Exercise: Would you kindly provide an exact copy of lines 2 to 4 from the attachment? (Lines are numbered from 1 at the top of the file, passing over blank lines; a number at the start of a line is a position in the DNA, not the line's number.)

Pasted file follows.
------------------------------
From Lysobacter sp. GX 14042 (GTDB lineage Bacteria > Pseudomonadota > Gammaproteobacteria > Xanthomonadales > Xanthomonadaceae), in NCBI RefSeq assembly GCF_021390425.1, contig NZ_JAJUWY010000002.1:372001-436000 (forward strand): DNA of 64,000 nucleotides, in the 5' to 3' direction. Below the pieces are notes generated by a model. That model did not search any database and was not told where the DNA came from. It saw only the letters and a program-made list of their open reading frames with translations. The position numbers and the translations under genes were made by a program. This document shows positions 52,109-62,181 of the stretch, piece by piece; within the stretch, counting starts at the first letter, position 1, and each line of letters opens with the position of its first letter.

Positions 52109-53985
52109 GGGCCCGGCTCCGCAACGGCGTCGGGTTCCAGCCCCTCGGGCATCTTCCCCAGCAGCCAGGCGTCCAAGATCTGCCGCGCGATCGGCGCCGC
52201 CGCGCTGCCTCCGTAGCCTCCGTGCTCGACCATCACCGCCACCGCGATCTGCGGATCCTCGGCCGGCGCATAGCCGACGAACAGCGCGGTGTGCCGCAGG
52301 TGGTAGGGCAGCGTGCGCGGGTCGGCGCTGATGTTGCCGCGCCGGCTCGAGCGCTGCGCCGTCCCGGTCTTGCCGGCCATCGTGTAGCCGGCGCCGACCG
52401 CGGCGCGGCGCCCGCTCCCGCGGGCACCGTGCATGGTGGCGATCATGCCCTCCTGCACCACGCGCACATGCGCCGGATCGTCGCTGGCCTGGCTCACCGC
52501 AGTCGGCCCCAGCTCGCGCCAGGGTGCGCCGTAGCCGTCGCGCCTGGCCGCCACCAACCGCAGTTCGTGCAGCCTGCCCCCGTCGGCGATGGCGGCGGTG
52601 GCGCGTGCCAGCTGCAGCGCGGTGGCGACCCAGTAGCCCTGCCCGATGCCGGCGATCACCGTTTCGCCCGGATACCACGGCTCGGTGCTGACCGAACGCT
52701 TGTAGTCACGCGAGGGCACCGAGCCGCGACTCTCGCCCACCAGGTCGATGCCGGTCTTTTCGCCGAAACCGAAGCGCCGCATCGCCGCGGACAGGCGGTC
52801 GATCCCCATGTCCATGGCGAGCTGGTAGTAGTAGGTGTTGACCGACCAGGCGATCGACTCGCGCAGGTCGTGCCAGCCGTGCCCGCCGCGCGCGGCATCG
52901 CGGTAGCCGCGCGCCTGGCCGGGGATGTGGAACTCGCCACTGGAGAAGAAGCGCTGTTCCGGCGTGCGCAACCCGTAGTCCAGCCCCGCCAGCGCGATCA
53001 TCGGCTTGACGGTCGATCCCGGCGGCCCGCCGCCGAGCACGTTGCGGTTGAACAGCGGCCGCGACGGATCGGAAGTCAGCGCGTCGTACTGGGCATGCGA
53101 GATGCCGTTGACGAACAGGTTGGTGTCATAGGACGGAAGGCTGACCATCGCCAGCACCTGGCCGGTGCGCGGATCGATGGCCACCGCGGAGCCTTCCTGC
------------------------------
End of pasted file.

Positions 52109-53985
52109 GGGCCCGGCTCCGCAACGGCGTCGGGTTCCAGCCCCTCGGGCATCTTCCCCAGCAGCCAGGCGTCCAAGATCTGCCGCGCGATCGGCGCCGC
52201 CGCGCTGCCTCCGTAGCCTCCGTGCTCGACCATCACCGCCACCGCGATCTGCGGATCCTCGGCCGGCGCATAGCCGACGAACAGCGCGGTGTGCCGCAGG